So tell me something about the Bahai view of suicide that isn't encapsulated by the source I linked. Because that is my understanding of the Bahai view of suicide.
Cool. I've got no target to shoot at here, so here's a bunch of rambling.
In a nutshell, in specifics to suicide, there it is. I think it's more representative of Baha'i ideology as a whole, in quite a few different ways.
I think first and foremost, it reflects an attitude where Baha'is try their best to be non-judgmental and accepting as possible. We all come across tests and difficulties in life, both as individuals as well as societies, and that's partly because we live in an imperfect world and partly because tests and difficulties are how we learn, grow, and develop, once again as individuals as well as societies. So when we have problems and short comings, it's important to remember that we're not bad people, we're just people doing bad things. It's easy to lose sight of in the day to day though.
Looking back, my parents did a lot of things to embody and illustrate this philosophy when I was younger. To pick one from many stories, I remember a family friend had brought their children over to our house because their spouse was in an extremely agitated state. Somehow said spouse found out where the children were, because I remember looking out the window watching them pacing up and down the street visibly upset. My mother explained to me that they were going through a rough time, everyone goes through rough times, and that it's important to know and accept that while the person on the other side of the window is in a bad spot, they're not a bad person.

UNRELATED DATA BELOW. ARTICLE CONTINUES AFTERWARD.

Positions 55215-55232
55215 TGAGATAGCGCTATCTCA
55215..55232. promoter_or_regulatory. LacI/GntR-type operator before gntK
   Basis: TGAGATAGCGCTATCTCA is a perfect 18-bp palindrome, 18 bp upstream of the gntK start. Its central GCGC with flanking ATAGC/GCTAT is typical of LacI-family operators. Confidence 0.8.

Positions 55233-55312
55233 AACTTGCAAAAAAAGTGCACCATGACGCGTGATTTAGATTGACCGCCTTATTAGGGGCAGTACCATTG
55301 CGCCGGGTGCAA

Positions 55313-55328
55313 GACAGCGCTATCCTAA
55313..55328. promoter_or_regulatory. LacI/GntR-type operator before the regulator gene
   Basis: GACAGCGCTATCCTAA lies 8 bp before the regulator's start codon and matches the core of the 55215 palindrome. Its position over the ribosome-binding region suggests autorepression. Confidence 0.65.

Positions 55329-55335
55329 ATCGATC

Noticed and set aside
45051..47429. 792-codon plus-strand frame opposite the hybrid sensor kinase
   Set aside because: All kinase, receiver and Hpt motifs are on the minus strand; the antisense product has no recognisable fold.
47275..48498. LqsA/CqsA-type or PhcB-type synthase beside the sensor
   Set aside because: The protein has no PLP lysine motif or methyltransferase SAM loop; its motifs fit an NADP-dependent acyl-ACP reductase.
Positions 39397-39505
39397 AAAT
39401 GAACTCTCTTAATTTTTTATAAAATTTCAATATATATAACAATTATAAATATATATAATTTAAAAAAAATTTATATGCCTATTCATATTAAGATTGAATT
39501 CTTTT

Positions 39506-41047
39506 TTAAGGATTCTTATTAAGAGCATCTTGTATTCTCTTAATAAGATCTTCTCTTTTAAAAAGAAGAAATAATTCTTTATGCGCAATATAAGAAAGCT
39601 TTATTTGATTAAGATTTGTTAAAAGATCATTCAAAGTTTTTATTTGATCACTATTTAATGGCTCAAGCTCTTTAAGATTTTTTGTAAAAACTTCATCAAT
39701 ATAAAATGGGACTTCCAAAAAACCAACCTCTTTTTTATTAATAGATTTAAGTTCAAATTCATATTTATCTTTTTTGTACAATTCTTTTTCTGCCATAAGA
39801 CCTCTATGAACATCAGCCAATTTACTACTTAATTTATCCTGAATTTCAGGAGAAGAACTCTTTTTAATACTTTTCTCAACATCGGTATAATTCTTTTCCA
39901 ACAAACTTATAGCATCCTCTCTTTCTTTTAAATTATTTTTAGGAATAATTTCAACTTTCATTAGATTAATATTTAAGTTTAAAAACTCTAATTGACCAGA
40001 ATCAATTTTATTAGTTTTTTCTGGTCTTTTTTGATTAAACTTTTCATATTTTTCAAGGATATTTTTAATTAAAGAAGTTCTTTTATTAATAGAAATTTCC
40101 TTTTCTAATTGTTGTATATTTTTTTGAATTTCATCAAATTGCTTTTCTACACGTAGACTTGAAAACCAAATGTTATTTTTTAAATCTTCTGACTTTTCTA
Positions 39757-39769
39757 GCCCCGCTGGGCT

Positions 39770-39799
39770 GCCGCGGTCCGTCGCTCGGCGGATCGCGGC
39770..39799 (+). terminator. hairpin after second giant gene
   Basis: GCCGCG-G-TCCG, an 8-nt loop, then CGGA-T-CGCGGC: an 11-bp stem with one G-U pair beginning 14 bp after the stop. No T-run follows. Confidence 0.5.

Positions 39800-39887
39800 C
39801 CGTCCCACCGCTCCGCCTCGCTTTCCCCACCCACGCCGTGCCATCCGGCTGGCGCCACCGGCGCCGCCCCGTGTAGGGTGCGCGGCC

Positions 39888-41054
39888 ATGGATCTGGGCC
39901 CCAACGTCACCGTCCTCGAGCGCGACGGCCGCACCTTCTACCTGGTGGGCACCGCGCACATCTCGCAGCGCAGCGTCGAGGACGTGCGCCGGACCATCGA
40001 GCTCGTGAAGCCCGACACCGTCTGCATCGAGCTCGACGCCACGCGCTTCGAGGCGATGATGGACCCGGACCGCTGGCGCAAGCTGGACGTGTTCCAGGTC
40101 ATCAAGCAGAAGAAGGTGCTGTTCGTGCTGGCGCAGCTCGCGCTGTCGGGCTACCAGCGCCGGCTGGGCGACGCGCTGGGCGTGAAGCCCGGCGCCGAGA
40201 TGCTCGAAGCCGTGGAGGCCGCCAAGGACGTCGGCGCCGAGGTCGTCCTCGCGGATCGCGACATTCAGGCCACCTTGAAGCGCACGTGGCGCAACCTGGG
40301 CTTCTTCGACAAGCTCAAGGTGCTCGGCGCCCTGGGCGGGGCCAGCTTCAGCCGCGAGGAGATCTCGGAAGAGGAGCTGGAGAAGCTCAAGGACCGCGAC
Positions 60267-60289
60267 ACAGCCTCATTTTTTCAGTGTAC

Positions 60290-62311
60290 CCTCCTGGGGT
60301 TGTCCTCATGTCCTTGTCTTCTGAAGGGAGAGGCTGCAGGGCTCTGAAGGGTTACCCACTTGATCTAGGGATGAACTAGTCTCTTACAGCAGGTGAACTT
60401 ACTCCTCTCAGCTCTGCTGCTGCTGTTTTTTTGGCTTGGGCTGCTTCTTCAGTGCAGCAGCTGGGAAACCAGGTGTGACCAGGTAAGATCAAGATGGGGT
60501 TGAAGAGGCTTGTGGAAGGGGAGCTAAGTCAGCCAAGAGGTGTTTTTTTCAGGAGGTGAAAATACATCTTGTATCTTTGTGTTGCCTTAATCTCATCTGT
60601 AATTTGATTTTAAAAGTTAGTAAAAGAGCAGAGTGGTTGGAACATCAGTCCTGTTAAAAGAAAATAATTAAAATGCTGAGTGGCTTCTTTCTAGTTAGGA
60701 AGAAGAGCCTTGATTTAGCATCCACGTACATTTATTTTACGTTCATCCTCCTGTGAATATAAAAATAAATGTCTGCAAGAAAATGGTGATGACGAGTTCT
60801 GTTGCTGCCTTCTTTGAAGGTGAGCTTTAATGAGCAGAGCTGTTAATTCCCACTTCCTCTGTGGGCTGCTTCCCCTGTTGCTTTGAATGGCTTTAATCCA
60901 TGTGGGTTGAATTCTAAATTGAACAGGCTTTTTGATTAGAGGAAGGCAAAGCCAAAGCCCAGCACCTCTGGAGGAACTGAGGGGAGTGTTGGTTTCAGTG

On a more personal level, that's a world view I tend to embrace for the most part. I do have a personal bias though, in that when it comes to individuals with an inordinate amount of money or power use their status to disenfranchise and take advantage of people beneath them, I view them much, much, less favorably. Personally, I think the more power you have, the more you should be held accountable for your actions. There's a difference between robbing a convenience store and cheating a large number of people of their hard earned money, for example.
As for this quote
“He will be immersed in the ocean of pardon and forgiveness and will become the recipient of bounty and favour.”
If you want I can look up where that's written and give you more context if you want. Once again, this is my personal view and interpretation and can't be taken as gospel, but it really lines up with how I view God and His forgiveness. The way I see it is, if from our perspective as individual human beings God is infinite and all encompassing, than as far as we're concerned His compassion is limitless. That said, that doesn't mean our actions are without consequence and don't affect our spiritual development, so it's important to try and live as long and a good of a life as possible, both for our spiritual development as well as to help others in their spiritual development.